Senate Majority Leader Bob Dole (R-Kan.) said that if Clinton rejects the new measure, “the burden dramatically” shifts to him for preventing government workers from going back to work.

The White House flatly rejected the terms contained in the revised funding bill when they were proposed during closed-door negotiations earlier this week, according to Administration officials, and GOP leaders said that they expected the President to veto it.

As the suspension of government services extended through a second day, Treasury Secretary Rubin reported that he had been forced to borrow from two civil service trust funds for the first time in history to avoid defaulting on the national debt.

Rubin said the extraordinary actions were taken because the United States had reached the $4.9-trillion debt limit imposed by law but was obliged to make $24.8 billion in interest payments Wednesday to holders of U.S. securities, in addition to other obligations.

“I have taken actions to prevent a default for the first tine in our history on the full faith and credit of the United States,” Rubin said, adding: “This is no way for a great nation to manage its financial affairs.”

Until Wednesday, White House aides had insisted that Clinton would make the trip to Japan, combined with attendance at the annual meeting of the Asia-Pacific Economic Cooperation forum in Osaka. Diplomats on both sides of the Pacific had viewed Clinton’s participation as essential, and the White House said earlier in the day that canceling the trip would be an “appalling” development.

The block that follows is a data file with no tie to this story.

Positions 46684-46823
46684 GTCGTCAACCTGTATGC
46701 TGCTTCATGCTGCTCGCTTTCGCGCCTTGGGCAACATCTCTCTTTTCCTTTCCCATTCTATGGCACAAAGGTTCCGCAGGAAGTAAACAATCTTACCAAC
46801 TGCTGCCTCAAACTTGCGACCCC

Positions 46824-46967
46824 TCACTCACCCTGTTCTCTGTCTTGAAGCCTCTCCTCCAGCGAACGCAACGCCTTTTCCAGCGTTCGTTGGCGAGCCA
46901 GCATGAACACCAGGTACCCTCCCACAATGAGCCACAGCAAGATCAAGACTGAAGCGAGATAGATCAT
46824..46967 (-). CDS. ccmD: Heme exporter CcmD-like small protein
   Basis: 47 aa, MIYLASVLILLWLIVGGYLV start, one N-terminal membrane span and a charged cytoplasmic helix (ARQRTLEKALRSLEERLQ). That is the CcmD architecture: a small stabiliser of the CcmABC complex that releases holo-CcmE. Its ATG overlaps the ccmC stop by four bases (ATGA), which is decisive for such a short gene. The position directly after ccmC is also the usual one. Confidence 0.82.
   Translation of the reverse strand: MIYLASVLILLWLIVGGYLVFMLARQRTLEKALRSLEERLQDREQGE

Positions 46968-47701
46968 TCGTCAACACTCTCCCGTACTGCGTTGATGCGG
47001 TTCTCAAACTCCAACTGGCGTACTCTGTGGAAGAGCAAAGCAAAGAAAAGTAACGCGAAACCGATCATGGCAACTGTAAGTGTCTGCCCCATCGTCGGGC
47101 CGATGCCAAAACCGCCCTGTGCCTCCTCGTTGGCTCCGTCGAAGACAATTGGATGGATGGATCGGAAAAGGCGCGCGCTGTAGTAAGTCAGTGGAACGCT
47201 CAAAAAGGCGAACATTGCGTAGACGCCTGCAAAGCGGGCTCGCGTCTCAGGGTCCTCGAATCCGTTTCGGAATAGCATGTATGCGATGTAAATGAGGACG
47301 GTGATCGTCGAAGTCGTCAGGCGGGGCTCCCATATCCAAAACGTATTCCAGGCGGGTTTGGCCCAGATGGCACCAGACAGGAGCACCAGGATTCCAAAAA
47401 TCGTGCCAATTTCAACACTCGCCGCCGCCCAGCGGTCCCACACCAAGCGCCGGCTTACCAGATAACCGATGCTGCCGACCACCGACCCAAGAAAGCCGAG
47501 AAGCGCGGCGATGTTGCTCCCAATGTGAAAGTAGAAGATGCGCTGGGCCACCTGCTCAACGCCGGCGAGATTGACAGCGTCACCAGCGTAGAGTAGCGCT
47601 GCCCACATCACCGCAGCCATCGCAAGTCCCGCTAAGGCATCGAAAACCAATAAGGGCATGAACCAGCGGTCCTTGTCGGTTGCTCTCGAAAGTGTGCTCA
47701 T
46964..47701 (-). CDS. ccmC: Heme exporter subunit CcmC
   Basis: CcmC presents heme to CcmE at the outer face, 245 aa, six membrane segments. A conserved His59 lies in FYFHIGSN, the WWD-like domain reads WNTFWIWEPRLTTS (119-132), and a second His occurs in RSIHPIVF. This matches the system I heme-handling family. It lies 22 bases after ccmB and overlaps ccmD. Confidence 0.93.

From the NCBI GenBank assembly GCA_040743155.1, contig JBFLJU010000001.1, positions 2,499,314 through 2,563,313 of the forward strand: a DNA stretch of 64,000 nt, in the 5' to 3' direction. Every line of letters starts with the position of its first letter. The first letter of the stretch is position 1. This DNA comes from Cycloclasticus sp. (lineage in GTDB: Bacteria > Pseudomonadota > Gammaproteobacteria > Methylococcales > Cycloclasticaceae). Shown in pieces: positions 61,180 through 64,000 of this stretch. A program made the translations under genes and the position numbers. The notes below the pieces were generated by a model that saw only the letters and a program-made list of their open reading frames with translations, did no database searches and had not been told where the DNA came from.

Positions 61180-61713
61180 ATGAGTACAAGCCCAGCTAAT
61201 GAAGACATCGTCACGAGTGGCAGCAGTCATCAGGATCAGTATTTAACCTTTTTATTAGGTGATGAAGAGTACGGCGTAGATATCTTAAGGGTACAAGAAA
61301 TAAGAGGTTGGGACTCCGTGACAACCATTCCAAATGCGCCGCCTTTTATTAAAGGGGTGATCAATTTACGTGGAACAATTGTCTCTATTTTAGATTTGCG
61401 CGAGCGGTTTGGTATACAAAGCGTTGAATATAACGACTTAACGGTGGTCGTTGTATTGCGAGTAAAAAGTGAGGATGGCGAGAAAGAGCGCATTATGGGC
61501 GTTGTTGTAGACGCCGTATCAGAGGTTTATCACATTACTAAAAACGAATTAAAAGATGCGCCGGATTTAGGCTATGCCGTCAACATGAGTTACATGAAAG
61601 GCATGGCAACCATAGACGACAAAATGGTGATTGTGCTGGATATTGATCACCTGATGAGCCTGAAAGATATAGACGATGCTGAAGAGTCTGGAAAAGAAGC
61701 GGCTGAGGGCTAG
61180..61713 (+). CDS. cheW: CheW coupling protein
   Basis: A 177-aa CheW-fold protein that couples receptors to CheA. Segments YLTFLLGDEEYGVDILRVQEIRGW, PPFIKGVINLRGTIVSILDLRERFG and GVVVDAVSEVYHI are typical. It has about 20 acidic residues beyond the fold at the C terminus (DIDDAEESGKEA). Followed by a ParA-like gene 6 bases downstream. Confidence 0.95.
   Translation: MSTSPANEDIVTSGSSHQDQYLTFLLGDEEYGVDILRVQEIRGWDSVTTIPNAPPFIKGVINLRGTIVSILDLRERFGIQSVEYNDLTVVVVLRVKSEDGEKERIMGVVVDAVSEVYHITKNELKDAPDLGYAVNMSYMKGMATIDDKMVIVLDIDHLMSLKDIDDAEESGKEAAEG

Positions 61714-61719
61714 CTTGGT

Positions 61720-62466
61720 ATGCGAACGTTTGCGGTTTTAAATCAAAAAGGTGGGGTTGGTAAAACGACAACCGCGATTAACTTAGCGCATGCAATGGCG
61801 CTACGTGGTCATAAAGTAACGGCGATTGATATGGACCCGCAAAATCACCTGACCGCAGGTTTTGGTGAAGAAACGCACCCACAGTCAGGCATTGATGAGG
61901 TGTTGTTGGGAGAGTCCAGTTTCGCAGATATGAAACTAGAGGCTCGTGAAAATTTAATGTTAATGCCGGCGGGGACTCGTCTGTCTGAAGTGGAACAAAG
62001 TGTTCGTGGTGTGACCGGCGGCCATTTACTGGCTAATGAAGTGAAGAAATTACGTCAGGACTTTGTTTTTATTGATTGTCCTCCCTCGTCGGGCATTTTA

“It is regrettable that Congress’ failure to pass a budget that protects the American people, keeps our government open and keeps our country out of default has compelled the President to cancel his trip,” White House spokesman Mike McCurry said in announcing the decision to send Gore in Clinton’s place.

McCurry said the President changed his mind about the Asia trip because of “hardening attitudes” in Congress, particularly the decision by GOP leaders to send the President a funding measure the White House has “repeatedly made clear is unacceptable.”

“So clearly the lines in this battle are being frozen,” McCurry said. “There’s not any indication of movement on the part of the Republican leadership. So that means that we have to prepare ourselves for the reality of a fairly long duration now.” The day’s developments dramatized the depth of the discomfort felt by both sides and the lengths to which they are willing to go to try to deflect blame.